While the revolutionary rhetoric of the MQM continues, it has not abdicated the parliamentary route to change — not yet, at least. By sponsoring and securing support of other parties in favour of the first-ever resolution against feudalism in parliament on September 3, 2010, the MQM not only acted in accordance with its manifesto, but also the spirit of the Constitution. Article 3 calls for elimination of all forms of exploitation, Article 23 permits acquisition of property subject to being reasonable in public interest and Article 38 (a) envisages equitable adjustment of landlords-tenants rights. The resolution confirms that feudalism is not dead. Another resolution adopted against martial law reaffirms the supremacy of the constitution. The MQM has indicated that the matter will not rest at the passage of the resolution, a land reform bill will be tabled soon. That’s the legitimate way to move forward. Now there are many bills before parliament on various subjects, moved solely to place a different viewpoint on record. There is no hope for these to become acts. It will be rather opportunistic to move the land reform bill in the same manner, and to claim that the feudal majority did not let it go through. Even more self-serving will be the “didn’t we say so” conclusion to justify the supplements to the constitutional path. If the MQM means business, it will have to pursue the bill with due diligence, at a professional as well as a political level.
At the professional level, the bill has to reflect the results of the research here and abroad. The conventional wisdom is that productivity declines as the farm size increases. The counter argument, not well-researched in our case, is that land reforms are a folly and may well lead to a production breakdown. Corporate agriculture is the answer. These are efficiency arguments. The strongest argument for land reforms is the enormous burden of rural poverty, which is clearly associated with the rapidly rising landlessness. The poor need assets to sustain their livelihoods, which in case of rural areas are titles to land.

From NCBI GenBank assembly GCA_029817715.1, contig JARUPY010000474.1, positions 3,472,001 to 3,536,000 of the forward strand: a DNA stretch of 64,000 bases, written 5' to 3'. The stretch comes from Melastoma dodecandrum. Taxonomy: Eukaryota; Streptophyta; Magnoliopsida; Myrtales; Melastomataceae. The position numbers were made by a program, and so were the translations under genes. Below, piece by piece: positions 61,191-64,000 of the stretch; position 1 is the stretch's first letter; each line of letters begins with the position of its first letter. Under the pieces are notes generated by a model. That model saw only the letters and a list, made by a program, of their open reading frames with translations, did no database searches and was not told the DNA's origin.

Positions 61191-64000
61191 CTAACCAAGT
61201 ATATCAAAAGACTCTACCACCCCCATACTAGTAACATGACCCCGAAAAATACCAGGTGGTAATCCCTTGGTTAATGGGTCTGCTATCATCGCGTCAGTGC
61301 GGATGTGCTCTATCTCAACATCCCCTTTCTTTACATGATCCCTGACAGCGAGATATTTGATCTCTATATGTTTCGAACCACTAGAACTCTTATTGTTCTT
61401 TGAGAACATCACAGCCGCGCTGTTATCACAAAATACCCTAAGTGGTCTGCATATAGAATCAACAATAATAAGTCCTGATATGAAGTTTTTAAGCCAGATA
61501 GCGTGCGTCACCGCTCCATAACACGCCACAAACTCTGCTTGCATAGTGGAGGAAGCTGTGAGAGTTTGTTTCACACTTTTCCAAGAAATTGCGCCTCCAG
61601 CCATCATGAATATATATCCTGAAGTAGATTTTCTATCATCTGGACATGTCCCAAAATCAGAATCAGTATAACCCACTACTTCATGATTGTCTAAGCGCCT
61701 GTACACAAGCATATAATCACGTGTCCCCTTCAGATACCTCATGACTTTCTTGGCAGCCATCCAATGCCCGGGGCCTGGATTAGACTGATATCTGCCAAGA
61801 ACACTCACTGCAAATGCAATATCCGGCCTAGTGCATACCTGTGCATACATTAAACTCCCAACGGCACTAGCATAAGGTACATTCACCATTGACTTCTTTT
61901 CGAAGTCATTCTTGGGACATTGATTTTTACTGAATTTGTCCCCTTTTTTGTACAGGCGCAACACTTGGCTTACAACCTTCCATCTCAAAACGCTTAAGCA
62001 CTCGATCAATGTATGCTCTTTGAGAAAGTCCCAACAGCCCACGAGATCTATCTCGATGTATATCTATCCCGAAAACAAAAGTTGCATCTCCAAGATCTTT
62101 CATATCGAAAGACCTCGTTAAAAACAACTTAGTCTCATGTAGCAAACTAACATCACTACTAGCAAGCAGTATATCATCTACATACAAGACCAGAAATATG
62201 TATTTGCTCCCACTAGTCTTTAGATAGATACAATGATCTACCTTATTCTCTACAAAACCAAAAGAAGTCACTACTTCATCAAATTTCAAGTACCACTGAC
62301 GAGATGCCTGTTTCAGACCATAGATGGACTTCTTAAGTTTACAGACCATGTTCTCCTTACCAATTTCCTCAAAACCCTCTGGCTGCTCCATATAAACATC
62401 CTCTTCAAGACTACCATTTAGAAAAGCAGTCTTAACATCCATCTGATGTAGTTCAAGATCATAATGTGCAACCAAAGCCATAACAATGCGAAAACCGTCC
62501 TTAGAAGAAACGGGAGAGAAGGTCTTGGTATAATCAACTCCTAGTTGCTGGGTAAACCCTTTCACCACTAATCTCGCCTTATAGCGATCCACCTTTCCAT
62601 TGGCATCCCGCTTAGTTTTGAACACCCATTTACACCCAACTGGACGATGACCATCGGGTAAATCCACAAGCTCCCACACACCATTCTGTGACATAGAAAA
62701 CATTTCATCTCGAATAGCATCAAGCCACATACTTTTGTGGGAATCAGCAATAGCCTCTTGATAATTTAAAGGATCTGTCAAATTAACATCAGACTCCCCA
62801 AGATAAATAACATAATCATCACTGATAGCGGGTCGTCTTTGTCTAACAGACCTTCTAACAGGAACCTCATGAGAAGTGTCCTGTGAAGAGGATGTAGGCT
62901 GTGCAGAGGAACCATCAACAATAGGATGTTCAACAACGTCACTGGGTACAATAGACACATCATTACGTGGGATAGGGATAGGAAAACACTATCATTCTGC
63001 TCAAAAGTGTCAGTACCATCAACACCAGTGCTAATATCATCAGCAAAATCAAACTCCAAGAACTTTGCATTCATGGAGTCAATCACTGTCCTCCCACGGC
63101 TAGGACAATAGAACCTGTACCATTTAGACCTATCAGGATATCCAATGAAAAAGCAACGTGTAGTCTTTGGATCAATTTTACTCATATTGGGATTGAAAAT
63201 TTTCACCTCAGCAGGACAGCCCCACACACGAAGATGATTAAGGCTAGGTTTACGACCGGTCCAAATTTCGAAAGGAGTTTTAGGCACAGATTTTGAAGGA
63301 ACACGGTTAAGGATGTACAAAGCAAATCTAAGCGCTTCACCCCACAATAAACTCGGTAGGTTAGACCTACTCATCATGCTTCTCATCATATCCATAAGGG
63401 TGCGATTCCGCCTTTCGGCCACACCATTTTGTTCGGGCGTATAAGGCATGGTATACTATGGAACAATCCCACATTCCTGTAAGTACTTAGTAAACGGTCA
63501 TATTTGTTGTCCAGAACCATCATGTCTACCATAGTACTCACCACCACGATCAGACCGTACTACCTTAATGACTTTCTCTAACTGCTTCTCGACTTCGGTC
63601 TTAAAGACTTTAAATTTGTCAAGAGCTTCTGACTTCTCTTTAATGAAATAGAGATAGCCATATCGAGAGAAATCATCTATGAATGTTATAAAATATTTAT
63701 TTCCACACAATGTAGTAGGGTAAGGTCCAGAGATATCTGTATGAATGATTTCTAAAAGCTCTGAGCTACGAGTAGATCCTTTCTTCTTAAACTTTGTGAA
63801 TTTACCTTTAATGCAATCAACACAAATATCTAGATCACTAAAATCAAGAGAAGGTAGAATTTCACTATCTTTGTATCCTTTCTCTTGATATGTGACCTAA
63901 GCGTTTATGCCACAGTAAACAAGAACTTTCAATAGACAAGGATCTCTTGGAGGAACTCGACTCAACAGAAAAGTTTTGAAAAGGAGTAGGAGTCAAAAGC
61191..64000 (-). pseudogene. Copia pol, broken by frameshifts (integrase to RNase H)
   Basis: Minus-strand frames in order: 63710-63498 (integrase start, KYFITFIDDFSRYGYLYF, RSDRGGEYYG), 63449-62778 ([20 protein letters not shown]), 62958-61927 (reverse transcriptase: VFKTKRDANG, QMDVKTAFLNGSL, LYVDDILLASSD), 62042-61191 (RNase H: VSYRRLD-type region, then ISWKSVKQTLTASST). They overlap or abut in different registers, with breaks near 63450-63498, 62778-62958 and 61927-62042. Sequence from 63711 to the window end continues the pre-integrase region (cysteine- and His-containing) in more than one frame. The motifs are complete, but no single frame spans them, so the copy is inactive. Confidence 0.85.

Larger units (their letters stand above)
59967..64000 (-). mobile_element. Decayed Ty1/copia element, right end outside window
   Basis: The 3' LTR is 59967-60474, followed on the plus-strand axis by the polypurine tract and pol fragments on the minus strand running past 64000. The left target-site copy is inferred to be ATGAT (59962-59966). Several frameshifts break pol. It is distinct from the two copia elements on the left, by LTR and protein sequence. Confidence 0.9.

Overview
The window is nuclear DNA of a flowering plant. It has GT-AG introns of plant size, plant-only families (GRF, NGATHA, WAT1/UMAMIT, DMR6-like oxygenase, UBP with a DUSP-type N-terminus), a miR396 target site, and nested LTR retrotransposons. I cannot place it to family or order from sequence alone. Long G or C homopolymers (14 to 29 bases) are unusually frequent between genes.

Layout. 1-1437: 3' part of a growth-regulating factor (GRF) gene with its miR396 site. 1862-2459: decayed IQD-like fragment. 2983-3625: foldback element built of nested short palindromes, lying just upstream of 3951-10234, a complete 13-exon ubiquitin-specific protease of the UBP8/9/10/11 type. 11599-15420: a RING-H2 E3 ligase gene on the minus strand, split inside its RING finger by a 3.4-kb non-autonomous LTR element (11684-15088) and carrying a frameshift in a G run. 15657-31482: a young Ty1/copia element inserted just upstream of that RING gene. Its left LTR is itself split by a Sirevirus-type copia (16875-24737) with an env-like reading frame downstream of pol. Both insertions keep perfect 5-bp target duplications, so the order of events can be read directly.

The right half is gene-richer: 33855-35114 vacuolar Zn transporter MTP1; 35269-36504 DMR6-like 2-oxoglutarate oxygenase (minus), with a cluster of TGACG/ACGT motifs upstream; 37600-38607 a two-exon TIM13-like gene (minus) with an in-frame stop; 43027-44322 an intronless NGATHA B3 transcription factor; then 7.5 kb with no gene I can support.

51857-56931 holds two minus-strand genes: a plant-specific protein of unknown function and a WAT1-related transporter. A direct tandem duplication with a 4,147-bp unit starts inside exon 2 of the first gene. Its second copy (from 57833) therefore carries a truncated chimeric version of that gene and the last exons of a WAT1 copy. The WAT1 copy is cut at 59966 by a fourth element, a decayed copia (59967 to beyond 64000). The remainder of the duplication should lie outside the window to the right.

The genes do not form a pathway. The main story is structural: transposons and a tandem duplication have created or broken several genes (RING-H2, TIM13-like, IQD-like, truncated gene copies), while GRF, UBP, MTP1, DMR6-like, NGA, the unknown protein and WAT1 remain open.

The constitutional path requires that reasonable compensation be made for the land acquired. In its present state of finances, the government cannot pay up. Nor can the landless poor. The international financial institutions have extended billions of dollars of soft term credits to eradicate rural poverty, with the outcome to reverse of the stated objective. The time has come for a major credit to buy excess land and enable the landless poor to acquire it on easy installments. Asset ownership is likely to reduce poverty faster than all the alternatives tried thus far. Other important issues to be sorted out include the land ceiling on individual or family ownership, consolidation and fragmentation resulting from inheritance laws. Family rather than individual ceiling is preferable, as the latter has been grossly abused in the past efforts of land reform.
While the professional work is necessary to inform a quality draft of the bill, it is not sufficient for its passage. After the eighteenth amendment, opinions differ whether a land reform bill should be tabled in the national assembly or provincial assemblies. Extensive and patient political work will be required to bring all parties on board. The senior partner in the ruling coalition, the PPP, should be convinced that the bill will enable it to fulfill its original mandate. There is every reason to make it an official bill. At the end of the day, the political process must produce an acceptable compromise. This route may be messy and longer, but it is the only route to sustainable social change.
Published in The Express Tribune, September 10th, 2010.